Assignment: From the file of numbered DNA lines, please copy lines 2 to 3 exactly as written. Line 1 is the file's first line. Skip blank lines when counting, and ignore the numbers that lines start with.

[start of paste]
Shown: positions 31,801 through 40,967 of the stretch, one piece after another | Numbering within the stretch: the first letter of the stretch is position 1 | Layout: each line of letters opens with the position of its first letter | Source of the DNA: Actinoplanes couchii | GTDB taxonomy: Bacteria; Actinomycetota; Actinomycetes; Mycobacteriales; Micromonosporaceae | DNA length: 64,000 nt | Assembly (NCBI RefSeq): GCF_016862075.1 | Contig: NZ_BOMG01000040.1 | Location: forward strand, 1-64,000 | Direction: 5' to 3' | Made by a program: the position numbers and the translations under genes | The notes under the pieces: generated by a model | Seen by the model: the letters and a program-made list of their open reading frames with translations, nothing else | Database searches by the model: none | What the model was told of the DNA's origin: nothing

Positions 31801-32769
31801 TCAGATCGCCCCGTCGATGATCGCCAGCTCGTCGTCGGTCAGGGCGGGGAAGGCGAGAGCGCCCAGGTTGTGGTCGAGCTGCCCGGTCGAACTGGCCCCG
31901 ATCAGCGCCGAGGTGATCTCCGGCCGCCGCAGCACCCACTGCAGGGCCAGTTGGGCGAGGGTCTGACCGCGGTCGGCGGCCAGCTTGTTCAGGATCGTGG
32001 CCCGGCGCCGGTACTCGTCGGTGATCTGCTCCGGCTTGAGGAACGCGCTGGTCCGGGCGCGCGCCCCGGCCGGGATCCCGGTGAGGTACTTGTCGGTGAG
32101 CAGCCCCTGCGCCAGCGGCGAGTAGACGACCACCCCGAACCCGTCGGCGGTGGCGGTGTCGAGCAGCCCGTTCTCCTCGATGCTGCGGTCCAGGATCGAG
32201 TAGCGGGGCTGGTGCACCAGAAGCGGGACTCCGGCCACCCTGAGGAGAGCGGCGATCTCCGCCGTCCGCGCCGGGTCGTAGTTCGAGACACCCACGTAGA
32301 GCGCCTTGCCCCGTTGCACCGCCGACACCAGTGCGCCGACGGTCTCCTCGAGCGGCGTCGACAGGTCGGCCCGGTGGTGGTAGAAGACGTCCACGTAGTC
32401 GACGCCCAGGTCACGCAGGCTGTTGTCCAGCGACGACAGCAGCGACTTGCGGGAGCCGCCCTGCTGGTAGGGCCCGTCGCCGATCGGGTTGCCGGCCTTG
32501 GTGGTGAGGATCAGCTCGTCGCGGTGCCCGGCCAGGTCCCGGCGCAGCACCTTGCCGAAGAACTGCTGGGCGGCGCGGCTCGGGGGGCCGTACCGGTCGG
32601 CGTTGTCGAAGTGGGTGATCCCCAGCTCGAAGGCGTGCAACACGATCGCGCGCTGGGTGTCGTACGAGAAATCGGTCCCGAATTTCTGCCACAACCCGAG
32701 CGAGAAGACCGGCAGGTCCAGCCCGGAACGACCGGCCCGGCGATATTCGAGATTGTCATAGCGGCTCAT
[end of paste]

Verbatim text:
Positions 31801-32769
31801 TCAGATCGCCCCGTCGATGATCGCCAGCTCGTCGTCGGTCAGGGCGGGGAAGGCGAGAGCGCCCAGGTTGTGGTCGAGCTGCCCGGTCGAACTGGCCCCG